Brian on Radio 2 with Zoe Ball
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Using the Owl 3-D viewer supplied with this book, the reader is absorbed profoundly into a village idyll of the early Victorian era: the subjects seem to be on the point of suddenly bursting back into life and continuing with their daily rounds.
Pages: 240Size [mm]: 245 x 325 x 41Publication date: 22nd December 2009
The book is also something of a detective story, as the village itself was only identified in 2003 as Hinton Waldrist in Oxfordshire, and the authors' research constantly reveals further clues about the society of those distant times, historic photographic techniques, and the life of the enigmatic Williams himself, who appears, Hitchcock-like, from time to time in his own photographs. The product of more than 30 years research, the mixture of social, photographic and biographical detail is handled with admirable lightness of touch, belying the depths of scholarship which underpin this ambitious enterprise.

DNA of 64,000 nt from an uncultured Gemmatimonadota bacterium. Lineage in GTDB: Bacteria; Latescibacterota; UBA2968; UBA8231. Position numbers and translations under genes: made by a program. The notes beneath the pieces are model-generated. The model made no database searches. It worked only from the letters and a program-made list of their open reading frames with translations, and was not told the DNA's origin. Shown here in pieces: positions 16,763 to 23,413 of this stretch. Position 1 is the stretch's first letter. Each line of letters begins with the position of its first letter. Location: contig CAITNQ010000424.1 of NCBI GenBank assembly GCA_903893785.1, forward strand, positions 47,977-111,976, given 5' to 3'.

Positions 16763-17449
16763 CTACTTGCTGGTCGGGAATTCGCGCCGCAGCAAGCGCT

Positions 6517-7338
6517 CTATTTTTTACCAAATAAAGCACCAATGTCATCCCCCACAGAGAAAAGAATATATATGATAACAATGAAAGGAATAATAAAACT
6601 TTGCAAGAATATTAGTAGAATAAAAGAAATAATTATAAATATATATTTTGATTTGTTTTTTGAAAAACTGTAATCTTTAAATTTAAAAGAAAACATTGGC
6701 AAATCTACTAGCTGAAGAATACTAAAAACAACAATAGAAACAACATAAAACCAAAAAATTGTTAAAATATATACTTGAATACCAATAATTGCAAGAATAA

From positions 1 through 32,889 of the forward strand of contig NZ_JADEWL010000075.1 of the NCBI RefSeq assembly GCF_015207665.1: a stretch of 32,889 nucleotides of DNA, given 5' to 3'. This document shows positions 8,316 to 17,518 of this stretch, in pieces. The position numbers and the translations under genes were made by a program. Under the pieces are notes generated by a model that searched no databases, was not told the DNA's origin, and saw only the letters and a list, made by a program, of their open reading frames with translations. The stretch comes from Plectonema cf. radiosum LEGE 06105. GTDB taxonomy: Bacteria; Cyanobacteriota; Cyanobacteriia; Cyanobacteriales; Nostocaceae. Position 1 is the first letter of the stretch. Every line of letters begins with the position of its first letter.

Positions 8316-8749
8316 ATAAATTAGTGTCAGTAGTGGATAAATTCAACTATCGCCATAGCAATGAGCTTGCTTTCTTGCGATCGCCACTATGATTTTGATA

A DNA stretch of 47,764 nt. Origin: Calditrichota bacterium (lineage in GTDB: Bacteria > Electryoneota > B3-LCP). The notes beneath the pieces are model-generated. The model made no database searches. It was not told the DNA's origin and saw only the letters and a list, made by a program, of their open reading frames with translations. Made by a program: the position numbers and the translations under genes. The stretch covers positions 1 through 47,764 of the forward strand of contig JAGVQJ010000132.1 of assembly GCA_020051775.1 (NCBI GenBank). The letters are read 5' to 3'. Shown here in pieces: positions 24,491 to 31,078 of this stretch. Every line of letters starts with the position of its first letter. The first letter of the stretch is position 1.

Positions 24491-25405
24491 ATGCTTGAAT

A Village Lost and Found is an incredible treasure. From the descriptive narrative and background through the pages of pictures - both old and new - I find myself transported to a different time and place. The detail that is visible when viewing in 3-D is fantastic and unexpected, and I can get lost in a picture for many minutes at a time exploring all there is to see. I was unfamiliar with stereoscopic photography prior to purchasing this book, and have since purchased two more. The way the pictures come to life through the OWL viewer is extraordinary, and the technique described of "free-viewing" without the OWL is surprisingly not overly difficult to accomplish. A truly remarkable and engaging work, and highly recommended.
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The OWL Stereoscopic Viewer£15.00
The Lite OWL£5.00
The OWL Virtual Reality Kit£25.00